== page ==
12. Feb 3, 2015 #11
    Correct. Work is only done by a force when it is in the same direction as the motion.

    I never said that there was no net horizontal work being done. That is a bold assumption. In fact, check out this article.

    The only reason you are ignoring the horizontal work is to simplify the calculations. You are making an approximation. If you do not make this approximation you would need to model the mechanics of walking. I bet that your teacher would be impressed if you included this in your calculations!
  13. Feb 3, 2015 #12
    Well that is all I wanted to know, try to understand that it was frusterating when people were telling me that there was no work in the horizontal direction. I did not want to know how but why, It made sense that there should be some more complex forces acting horizontally when walking, these people were mostly giving me examples like "suppose"! Thank you for giving me a direct answer.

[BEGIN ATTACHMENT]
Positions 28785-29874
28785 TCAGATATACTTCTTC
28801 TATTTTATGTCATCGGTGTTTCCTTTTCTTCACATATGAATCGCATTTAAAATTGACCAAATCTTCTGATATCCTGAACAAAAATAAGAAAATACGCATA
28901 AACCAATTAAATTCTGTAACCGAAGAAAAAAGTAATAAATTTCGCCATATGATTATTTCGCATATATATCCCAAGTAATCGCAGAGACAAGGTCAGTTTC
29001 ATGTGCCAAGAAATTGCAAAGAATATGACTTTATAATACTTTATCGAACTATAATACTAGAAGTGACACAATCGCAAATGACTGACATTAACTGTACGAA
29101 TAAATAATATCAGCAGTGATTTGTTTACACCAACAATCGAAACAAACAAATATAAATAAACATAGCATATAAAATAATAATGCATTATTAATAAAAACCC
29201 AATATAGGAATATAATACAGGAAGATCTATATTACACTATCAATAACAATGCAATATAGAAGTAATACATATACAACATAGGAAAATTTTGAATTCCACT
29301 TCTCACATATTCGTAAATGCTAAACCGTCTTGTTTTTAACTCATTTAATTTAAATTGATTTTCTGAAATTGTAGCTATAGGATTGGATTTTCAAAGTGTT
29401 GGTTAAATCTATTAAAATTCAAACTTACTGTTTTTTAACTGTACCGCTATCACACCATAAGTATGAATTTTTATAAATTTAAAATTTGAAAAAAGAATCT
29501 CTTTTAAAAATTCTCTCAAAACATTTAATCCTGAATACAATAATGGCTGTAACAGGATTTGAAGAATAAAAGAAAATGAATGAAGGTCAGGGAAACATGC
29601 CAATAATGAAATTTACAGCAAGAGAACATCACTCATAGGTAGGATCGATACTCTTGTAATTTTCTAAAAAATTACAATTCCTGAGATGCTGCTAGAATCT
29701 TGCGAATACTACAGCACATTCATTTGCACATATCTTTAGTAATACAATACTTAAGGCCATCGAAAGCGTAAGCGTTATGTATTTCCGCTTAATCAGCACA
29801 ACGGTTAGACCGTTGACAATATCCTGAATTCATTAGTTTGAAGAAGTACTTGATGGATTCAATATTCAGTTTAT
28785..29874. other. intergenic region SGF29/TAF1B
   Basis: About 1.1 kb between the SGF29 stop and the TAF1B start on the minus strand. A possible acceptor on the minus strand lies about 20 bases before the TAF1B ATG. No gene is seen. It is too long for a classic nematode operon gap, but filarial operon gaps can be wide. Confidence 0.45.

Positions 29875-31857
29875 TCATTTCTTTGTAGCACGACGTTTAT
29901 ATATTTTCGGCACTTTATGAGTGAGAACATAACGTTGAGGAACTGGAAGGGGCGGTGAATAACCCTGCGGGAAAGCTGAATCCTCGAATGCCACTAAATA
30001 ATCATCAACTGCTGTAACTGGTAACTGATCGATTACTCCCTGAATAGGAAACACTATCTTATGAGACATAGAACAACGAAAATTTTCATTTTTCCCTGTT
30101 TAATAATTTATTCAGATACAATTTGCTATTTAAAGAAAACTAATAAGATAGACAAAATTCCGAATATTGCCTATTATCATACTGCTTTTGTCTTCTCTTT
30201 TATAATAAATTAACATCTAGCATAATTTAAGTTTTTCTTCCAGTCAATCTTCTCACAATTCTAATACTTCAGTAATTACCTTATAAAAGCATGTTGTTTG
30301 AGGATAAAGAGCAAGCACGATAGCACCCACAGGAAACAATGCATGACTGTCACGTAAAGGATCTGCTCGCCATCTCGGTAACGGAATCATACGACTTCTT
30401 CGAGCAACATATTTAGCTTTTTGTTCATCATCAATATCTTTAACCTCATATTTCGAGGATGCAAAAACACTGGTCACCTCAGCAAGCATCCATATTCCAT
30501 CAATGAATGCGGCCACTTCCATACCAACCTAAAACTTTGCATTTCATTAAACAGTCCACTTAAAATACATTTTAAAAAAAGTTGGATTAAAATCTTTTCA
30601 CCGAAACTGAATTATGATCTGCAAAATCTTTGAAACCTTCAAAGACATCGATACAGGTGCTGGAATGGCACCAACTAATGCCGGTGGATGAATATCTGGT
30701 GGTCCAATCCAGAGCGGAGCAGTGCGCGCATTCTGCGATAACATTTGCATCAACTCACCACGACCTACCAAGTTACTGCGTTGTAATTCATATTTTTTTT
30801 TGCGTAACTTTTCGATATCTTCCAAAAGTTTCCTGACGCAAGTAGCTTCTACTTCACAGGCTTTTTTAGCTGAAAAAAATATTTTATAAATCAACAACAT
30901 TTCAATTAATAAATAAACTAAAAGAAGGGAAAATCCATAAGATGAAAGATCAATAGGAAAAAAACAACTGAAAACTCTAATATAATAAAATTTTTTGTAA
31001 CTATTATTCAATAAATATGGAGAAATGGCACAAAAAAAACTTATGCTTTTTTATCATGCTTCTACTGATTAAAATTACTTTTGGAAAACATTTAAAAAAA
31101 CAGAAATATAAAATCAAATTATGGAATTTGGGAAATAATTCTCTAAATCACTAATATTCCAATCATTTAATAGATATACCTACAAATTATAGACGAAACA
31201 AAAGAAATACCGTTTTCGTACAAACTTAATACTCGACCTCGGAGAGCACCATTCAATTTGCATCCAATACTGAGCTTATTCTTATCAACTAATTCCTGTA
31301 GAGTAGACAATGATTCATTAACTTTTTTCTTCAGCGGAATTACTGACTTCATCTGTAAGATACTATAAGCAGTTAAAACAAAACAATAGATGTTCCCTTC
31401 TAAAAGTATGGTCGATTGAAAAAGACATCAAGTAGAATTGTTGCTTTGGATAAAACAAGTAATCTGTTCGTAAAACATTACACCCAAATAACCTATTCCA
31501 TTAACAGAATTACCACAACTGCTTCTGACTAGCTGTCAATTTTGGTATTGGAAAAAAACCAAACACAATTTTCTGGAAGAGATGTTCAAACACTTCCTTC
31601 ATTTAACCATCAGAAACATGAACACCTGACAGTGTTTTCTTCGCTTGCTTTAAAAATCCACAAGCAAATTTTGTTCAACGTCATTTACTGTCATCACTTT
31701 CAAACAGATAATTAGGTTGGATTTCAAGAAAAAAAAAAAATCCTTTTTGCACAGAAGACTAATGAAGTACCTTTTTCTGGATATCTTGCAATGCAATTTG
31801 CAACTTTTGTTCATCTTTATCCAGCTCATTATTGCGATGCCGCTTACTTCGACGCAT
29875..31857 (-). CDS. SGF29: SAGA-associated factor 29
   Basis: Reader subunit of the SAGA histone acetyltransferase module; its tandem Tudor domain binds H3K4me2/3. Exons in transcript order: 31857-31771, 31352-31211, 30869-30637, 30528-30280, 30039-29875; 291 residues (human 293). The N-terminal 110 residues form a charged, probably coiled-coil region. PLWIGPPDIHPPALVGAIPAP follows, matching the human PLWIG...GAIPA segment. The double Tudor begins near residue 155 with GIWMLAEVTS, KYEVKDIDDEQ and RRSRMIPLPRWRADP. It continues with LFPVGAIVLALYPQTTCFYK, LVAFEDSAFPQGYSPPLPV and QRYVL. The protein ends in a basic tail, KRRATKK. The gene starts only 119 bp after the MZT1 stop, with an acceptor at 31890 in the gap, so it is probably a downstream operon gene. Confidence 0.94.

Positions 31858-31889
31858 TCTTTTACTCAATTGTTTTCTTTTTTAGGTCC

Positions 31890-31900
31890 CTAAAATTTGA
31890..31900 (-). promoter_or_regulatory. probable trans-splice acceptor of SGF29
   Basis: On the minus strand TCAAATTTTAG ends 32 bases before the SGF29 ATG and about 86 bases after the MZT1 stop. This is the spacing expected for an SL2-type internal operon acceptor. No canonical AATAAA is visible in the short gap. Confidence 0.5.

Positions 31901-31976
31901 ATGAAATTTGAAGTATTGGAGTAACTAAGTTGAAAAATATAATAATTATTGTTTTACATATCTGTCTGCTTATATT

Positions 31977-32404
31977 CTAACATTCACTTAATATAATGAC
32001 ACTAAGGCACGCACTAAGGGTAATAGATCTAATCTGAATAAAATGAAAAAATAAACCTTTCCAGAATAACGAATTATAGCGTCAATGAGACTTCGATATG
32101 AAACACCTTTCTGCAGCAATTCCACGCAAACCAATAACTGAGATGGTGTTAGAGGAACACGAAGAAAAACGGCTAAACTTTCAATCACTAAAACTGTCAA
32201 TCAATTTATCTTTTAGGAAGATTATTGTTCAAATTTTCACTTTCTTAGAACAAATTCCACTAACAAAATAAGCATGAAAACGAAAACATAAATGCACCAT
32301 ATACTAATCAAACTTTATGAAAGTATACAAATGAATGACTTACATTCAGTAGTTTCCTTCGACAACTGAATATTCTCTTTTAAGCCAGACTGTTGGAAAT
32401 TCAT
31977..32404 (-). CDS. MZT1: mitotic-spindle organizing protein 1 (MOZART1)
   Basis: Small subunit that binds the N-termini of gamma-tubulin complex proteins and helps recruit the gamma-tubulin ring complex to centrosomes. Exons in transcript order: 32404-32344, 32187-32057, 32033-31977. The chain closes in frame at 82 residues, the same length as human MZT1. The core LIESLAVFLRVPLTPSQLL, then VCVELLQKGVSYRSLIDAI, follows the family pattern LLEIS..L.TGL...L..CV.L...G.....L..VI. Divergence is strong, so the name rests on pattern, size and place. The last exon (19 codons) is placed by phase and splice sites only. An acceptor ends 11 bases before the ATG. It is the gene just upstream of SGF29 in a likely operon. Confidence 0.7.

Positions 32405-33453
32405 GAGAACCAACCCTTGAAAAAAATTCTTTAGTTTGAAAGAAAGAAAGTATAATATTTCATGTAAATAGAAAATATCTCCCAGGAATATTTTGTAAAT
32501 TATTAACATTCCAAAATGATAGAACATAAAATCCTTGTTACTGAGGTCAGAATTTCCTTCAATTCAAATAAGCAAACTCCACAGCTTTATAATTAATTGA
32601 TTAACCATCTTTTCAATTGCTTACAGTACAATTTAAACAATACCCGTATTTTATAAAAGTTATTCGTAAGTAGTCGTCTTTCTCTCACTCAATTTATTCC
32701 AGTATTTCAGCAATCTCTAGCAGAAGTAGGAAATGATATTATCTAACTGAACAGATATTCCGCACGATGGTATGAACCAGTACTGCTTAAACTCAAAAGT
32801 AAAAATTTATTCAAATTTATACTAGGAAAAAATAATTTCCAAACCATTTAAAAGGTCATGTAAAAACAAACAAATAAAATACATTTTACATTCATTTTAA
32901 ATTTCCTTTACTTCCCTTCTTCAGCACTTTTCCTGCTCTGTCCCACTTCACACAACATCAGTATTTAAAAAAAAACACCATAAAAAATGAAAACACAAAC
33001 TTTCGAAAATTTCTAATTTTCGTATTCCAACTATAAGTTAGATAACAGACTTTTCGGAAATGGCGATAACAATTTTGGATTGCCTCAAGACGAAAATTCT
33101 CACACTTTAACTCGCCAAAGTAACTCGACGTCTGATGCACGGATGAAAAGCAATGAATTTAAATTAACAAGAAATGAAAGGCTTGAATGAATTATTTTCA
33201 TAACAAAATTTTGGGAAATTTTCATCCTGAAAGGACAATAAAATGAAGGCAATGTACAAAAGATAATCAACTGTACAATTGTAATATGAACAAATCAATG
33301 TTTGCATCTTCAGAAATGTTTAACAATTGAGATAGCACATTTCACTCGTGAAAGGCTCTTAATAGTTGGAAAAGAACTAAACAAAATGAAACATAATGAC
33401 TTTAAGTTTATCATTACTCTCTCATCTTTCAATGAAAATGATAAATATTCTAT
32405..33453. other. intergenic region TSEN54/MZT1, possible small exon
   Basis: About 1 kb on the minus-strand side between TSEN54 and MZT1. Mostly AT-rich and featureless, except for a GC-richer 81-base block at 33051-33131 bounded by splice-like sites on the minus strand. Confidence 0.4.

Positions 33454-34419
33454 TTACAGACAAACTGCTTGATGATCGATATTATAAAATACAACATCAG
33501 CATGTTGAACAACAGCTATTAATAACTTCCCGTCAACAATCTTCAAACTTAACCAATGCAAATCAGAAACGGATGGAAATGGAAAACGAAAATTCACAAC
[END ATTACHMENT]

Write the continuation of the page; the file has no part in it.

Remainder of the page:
14. Feb 4, 2015 #13


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    Since we don't accumulate horizontal velocity, the positive and negative work done by horizontal forces balance each other over the course of a gait cycle.
  15. Feb 4, 2015 #14


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    That's true but it's not really why it's ignored. You could say the same about the vertical velocity.

    You are likely to come across a lot of problems that require you to decide what factors to ignore or simplify. Usually if a force isn't specified in the problem you can't take it into account. Beware problems that contain data you don't need.

    Humans need energy just to live so you actually made your own simplification by ignoring energy consumed breathing, friction in joints etc.
  16. Feb 4, 2015 #15